Of all the components of human daily energy expenditure (BMR, thermic energy of food, exercise-related activity thermogenesis (EAT) and non-exercise activity thermogenesis (NEAT)), NEAT is the most modifiable parameter and is capable of significantly pushing up your total daily energy expenditure (TDEE) than exercise sessions (!), even in intense exercisers 54.

Components of energy expenditure

Even very low-level physical activities like mastication (chewing) and fidgeting can increase energy expenditure by 20-40% above your resting metabolic rate!

NEAT includes energy expenditure of walking, talking, going for your job, sitting, toe-tapping, shopping, dancing, etc.


It is likely that AET (treadmill runs) may be more effective than RT – especially in overweight women – for reducing body fat and preventing metabolic diseases. Also,

  • RT seems to contribute very little (directly) towards fat loss
  • RT does not seem to contribute towards (metabolic) disease prevention or management as much as AET does
  • Combination of RT and AET does not seem to afford any more benefits over AET alone when weight loss or metabolic disease management is the prime goal


Looking at much of the evidence, the question that begs to be answered is: ‘what if we were all wrong about our weight-loss exercise strategies and indeed, about our obsession with the fat-burning abilities of resistance training? And, what if those women on treadmills were right all along?!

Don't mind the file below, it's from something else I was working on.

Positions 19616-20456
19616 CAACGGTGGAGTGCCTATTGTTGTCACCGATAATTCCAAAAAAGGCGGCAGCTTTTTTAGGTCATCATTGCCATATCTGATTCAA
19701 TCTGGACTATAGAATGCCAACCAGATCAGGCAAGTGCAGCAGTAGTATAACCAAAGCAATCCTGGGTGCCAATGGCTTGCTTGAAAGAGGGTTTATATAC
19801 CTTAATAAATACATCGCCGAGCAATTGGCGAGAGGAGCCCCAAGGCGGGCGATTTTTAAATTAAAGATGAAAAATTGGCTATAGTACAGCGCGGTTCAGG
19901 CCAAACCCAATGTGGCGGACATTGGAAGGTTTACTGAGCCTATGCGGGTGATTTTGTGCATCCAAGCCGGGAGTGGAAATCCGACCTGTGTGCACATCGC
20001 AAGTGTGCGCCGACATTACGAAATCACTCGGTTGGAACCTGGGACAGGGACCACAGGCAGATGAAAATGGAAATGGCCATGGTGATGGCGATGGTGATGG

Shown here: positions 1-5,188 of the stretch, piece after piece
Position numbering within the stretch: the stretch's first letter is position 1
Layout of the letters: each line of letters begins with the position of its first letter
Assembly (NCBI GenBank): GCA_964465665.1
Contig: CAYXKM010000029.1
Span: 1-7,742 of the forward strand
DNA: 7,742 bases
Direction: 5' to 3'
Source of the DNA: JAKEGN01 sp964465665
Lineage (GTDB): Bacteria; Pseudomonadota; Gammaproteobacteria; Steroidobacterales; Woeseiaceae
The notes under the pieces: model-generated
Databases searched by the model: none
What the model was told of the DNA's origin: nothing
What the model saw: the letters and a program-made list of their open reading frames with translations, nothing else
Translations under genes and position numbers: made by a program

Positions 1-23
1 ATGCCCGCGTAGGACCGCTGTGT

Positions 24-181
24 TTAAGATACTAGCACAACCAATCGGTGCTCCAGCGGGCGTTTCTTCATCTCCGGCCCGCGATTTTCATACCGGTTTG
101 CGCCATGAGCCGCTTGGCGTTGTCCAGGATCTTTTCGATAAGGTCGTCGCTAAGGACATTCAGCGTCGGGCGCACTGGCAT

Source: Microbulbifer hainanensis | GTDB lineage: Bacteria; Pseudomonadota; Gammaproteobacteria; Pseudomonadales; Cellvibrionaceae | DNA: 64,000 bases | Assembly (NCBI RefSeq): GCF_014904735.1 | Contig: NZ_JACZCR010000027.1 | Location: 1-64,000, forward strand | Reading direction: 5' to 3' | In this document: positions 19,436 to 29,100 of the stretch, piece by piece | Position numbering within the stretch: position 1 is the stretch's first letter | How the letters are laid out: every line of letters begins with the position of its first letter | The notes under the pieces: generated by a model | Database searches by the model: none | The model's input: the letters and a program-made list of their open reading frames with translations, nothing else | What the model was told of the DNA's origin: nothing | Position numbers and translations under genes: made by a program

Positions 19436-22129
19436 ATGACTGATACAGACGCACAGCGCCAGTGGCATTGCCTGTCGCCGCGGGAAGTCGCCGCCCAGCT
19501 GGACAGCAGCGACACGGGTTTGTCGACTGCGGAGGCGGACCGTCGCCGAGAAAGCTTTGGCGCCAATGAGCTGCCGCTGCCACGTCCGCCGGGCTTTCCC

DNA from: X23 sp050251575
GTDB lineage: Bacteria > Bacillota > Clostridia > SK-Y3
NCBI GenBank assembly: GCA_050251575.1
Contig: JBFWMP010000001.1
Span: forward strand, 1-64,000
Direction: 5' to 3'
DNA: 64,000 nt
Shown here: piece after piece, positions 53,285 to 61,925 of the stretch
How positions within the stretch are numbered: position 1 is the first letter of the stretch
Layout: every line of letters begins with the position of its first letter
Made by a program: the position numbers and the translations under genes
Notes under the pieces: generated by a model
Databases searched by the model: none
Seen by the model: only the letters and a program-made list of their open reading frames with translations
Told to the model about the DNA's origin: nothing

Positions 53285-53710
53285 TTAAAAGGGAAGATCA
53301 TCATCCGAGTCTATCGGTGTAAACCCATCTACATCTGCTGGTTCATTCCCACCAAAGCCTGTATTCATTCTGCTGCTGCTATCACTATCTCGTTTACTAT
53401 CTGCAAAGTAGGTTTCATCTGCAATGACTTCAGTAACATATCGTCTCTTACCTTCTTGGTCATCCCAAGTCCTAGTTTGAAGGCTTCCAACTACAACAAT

I reckon, it’s time we stopped ridiculing (or even downright laughing at) those men / women who hit the treadmill every single time they’re at the gym.


  • Resistance training may be contributing precious little towards calorie burning outside of exercise sessions and eventual weight loss!
  • HIIT in overweight – obese and untrained individuals HIIT may not be ideal; in seasoned exercisers, may lead to significant calorie expenditure both in and outside of the exercise sessions
  • Aerobic Endurance training seems to be the best tool for total body weight and fat reduction – needs to a be an integral part of almost every weight-loss program
  • Aerobic Endurance training wins hands down for metabolic disease management
  • Women do not seem to respond as well to resistance training, aerobic endurance training and HIIT may be better options
  • NEAT can contribute significantly to total daily energy expenditure – staying active through the day can really bump your calorific expenditure (probably more so than RT or AET)

PS: much of the above applies to those interested more in fat loss and metabolic disease prevention. If muscle mass accruing or maintenance is of importance, such as in ‘strength-power athletes, RT becomes indispensable. Point to take away is that you need to pay attention to a calorie deficit nutrition plan and indulge in aerobic training more often than not. This article does not ask you to away with resistance training. 



  1. Byrne HK, Wilmore JH. The relationship of mode and intensity of training on resting metabolic rate in women. Int J Sport Nutr Exerc Metab. 2001;11(1):1-14. doi:10.1017/CBO9781107415324.004.
  2. Campbell WW, Crim MC, Young VR, Evans WJ. Increased energy requirements and changes in body composition with resistance training in older adults. Am J Clin Nutr. 1994;60(2):167-175. http://www.ncbi.nlm.nih.gov/pubmed/8030593. Accessed October 12, 2016.
  3. Poehlman ET, Toth MJ, Ades PA, Calles-Escandon J. Gender differences in resting metabolic rate and noradrenaline kinetics in older individuals. Eur J Clin Invest. 1997;27(1):23-28. http://www.ncbi.nlm.nih.gov/pubmed/9041373. Accessed October 11, 2016.